The past few months have had quite a negative impact on my overall health and fitness. Considering the flood damage to my basement, which took away my workout space, to having everything we had IN the basement moved out to the garage, thereby taking away my backup workout space, my four to six workouts a week have pretty much melted down to nonexistence. Include the fact that the temperatures here in Saskatchewan have fallen into the minuses and there’s snow and frost on the ground, making it impractical to go cycling and the fact that my dojo still hasn’t re-opened due to COVID-19, and I’ve slowly been turning into a couch potato.
My wife and I had started a routine where we would do yoga stretching in the mornings, once Nathan had gone to school. But depending on work obligations and how fussy our 1-year old infant might be on a given day, even those have slowly taken the wayside. It also doesn’t help that recent months have seen me include CGM and Auto Mode into the mix, and any new Diabetic therapy always has the potential to be touch-and-go during the first months. So working out with all of this going on has been a challenge. And the results are visible and very much felt…
I often write about all the benefits and the good things that happen when you work out consistently, but most people don’t consider the effects that may happen when you stop. Or even if you never started in the first place. I know some people that have essentially never worked out before and never had the inclination, as they’re in good health and their weight seems manageable. Does this mean they don’t NEED to work out? Absolutely not; everyone should include fitness in their weekly routine in one form or another.
There are a number of things that will happen to you physically, as well as psychologically, if you suddenly stop working out and exercising. There are plenty of good articles online that will describe the exact details, but I’m providing my personal list, based on my metabolism and the fact I have Type-1 Diabetes:
- Blood sugar control will be altered: This is a pretty big one for someone with Type-1 Diabetes, because it took me all summer to condition my system and get my blood sugar levels controlled to endure 70-kilometre bike runs or 2-hour karate workouts. Now that those have ground to a halt, some of my blood sugar readings have been higher than they should be, since I’m no longer exercising and burning as many calories as I used to. Which brings me to my next point…;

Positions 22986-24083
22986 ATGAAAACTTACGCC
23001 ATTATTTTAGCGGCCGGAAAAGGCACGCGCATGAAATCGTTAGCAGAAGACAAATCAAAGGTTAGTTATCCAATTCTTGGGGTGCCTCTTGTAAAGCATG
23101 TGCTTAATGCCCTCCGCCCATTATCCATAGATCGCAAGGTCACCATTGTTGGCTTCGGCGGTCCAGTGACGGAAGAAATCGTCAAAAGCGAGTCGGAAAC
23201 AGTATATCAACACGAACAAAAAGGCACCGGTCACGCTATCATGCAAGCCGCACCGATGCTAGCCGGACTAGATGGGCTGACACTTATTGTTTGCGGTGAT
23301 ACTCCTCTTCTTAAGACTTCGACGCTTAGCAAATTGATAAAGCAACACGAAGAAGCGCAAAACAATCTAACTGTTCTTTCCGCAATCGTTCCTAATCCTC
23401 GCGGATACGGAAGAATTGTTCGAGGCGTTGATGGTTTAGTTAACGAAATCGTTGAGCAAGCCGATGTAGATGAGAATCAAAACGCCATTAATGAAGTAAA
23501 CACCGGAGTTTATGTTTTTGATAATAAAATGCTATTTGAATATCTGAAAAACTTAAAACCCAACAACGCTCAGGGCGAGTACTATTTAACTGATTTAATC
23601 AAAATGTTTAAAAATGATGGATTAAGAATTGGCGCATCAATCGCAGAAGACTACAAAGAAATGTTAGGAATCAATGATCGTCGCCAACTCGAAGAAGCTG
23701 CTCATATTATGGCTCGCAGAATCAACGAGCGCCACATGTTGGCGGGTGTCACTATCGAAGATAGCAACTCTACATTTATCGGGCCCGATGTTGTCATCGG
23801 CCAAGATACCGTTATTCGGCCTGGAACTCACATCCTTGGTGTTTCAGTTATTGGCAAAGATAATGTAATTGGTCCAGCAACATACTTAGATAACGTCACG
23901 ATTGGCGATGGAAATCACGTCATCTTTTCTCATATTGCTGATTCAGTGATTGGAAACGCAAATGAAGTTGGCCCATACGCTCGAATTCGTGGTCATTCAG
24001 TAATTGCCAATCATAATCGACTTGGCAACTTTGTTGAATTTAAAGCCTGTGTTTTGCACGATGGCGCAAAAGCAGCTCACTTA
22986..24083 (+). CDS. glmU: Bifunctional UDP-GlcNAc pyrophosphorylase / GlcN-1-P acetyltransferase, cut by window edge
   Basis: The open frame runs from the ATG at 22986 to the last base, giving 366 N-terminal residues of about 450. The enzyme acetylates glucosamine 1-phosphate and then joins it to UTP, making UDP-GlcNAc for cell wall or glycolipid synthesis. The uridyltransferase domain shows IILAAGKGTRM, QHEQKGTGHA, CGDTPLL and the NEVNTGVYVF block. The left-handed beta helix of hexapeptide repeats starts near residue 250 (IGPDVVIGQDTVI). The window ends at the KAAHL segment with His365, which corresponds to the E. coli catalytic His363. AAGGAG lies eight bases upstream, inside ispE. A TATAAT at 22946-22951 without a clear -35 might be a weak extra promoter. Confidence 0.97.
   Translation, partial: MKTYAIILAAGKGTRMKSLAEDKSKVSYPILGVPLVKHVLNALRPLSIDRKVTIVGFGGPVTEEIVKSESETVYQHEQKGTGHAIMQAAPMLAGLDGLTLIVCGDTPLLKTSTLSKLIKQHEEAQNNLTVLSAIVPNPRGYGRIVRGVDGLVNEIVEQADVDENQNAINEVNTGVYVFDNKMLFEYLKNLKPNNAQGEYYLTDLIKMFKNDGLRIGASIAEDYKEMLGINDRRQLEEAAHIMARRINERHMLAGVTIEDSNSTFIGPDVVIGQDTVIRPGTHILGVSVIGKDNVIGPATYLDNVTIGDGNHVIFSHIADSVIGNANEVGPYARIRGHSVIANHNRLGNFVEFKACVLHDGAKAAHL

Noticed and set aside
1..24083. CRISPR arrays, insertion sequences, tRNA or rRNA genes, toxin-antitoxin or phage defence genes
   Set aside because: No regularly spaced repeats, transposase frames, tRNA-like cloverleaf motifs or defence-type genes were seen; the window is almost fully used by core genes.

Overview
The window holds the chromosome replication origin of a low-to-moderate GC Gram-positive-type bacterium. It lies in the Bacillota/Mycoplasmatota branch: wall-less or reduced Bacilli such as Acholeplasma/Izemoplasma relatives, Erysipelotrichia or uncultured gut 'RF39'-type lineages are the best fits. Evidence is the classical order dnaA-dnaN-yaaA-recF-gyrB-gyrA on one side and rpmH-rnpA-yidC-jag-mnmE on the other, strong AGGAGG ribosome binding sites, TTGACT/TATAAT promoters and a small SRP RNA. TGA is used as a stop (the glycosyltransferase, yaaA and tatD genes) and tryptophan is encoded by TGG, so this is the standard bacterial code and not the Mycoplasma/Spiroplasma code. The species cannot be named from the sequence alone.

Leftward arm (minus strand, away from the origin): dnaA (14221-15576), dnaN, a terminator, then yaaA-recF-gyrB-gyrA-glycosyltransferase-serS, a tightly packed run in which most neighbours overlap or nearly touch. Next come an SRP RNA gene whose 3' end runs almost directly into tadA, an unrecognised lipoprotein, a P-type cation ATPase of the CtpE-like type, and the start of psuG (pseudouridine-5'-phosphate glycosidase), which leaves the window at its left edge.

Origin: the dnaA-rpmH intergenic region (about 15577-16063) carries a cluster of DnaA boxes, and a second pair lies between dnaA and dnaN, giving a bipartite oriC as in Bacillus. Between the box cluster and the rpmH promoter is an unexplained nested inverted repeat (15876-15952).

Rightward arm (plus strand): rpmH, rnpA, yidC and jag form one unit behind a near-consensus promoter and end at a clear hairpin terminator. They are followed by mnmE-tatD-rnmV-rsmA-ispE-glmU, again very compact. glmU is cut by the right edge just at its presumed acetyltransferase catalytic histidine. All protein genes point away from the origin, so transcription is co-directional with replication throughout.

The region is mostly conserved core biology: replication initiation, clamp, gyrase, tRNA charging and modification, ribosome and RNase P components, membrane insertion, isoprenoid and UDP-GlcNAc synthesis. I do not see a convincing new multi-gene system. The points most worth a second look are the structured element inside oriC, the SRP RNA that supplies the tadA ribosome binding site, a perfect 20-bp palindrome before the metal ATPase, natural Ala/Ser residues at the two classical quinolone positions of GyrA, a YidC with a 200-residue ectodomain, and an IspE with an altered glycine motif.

- Your body will store more fat: You use two primary forms of energy in your body. Carbohydrates, which is the immediate energy source you obtain by eating your meals. The second are your fat stores, which are only accessed during rigorous exercise. Carbs are a temporary energy source and need to be constantly replenished, whereas fat stores offer a wonderful amount of energy but won’t burn unless you do. So less exercise means that fat will more readily stick to your body;
- Cholesterol and Insulin resistance: Lack of exercise means bad cholesterol goes up and good cholesterol goes down. Brutal, right? That’s without taking diet into consideration. And your insulin sensitivity will decrease as well, meaning you’ll need more insulin to process the same amount of carbs as before you stopped exercising;
- Your endurance will vanish: Your endurance is one of the first things to start decreasing when you stop working out. The only silver lining to this one, is that it’s quick to come back once you commit yourself to training again. But it definitely makes it harder to work out as intensely as you did before, which is why it’s important to maintain certain levels;
- Your mood and sleep will be altered: I could go on a long rant about the hormones and endorphins that are released in the body during exercise, but that would be a hell of a long rant and that isn’t why we’re here, today. Suffice it to say that quitting exercise will adversely affect your mood, make you more prone to seasonal depression, irritability and feelings of worthlessness. Not least of which is the fact that your sleep pattern will be all screwed up. Ever notice your level of exhaustion after a long night of cycling or working out? Once you’ve taken that hot shower, it doesn’t take long for a person to pass out once their head hits the pillow;
- Your self-image will be affected: Let’s be honest with each other… You may not have a goal in mind to join the olympics or look like a supermodel. Perhaps you do and if so, good for you. But your fitness is your responsibility and you only get out of it what you’ve put in. And one must admit that having that gut start poking out when you’ve been used to being in decent shape can have a negative effect on your self-image.
People work out and exercise for different reasons. Some do it for health, some do it for sport, some even teach particular skills, like martial arts. And there’s really no bad reason for working out, but there are bad reasons for stopping. Life and obligations get in the way and let’s be honest; some days we just don’t feel like it. But it’s like trying to ice skate uphill… sometimes it’s a slippery slope, but you’ll never reach the top unless you keep on pushing. ☯